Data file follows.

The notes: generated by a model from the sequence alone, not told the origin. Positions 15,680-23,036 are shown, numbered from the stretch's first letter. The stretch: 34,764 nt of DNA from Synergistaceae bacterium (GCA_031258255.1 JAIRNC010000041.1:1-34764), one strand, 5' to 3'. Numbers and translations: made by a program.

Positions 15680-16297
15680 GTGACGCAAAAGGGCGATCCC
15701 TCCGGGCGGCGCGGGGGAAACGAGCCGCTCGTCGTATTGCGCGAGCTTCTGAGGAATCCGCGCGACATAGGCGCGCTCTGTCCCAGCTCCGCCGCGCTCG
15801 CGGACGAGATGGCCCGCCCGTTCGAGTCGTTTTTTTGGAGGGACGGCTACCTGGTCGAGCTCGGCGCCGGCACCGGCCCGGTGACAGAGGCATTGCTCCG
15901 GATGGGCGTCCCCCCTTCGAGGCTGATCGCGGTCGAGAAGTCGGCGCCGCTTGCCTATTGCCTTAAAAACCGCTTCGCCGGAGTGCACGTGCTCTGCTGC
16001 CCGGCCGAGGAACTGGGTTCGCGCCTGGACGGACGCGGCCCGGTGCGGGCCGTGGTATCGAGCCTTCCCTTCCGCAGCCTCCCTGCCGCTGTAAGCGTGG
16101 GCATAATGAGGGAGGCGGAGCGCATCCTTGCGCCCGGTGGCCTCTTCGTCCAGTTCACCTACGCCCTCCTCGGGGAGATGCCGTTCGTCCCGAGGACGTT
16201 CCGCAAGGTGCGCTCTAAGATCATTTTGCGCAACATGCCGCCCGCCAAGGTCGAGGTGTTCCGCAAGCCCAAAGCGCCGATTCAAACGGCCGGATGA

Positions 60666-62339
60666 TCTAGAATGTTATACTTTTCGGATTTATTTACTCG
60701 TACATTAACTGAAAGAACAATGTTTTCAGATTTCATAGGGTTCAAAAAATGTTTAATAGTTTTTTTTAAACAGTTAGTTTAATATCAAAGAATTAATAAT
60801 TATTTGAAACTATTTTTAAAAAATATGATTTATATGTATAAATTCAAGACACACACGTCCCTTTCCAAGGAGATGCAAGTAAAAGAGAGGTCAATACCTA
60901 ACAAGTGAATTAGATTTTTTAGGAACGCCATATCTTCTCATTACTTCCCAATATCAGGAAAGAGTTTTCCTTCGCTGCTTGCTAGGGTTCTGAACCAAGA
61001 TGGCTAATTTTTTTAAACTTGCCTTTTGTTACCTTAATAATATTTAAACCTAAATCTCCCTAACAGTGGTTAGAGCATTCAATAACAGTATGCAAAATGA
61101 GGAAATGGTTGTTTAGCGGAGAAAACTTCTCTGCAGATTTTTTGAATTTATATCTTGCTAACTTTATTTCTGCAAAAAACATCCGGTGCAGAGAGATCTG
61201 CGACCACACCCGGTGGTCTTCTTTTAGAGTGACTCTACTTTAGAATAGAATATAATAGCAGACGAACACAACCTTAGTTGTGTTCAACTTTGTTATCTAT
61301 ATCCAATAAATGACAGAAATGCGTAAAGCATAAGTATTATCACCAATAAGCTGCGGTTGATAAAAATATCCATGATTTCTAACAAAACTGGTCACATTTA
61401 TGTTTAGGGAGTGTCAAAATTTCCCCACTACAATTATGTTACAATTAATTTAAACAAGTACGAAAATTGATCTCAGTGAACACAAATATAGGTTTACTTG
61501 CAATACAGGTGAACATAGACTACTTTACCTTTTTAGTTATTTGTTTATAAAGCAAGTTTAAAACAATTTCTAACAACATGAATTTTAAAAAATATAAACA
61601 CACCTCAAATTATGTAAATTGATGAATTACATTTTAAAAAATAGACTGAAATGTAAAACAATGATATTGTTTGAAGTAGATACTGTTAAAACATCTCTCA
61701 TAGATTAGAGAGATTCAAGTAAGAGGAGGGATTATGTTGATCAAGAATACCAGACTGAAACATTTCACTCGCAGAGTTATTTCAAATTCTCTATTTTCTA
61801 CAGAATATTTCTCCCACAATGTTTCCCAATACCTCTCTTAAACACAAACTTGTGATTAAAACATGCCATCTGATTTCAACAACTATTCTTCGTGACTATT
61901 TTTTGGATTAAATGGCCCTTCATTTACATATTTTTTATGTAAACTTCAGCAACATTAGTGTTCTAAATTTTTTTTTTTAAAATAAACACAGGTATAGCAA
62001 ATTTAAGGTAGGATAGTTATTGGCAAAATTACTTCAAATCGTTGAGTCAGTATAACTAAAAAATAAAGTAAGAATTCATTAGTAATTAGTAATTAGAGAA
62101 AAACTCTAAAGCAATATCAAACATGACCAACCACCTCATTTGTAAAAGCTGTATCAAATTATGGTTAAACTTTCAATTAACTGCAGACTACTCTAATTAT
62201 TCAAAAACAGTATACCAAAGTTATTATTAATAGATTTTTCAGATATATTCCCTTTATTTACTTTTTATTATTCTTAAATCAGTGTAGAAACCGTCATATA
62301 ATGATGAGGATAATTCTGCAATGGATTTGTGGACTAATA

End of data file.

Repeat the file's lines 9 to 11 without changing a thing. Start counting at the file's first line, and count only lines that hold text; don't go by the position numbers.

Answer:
16201 CCGCAAGGTGCGCTCTAAGATCATTTTGCGCAACATGCCGCCCGCCAAGGTCGAGGTGTTCCGCAAGCCCAAAGCGCCGATTCAAACGGCCGGATGA

Positions 60666-62339
60666 TCTAGAATGTTATACTTTTCGGATTTATTTACTCG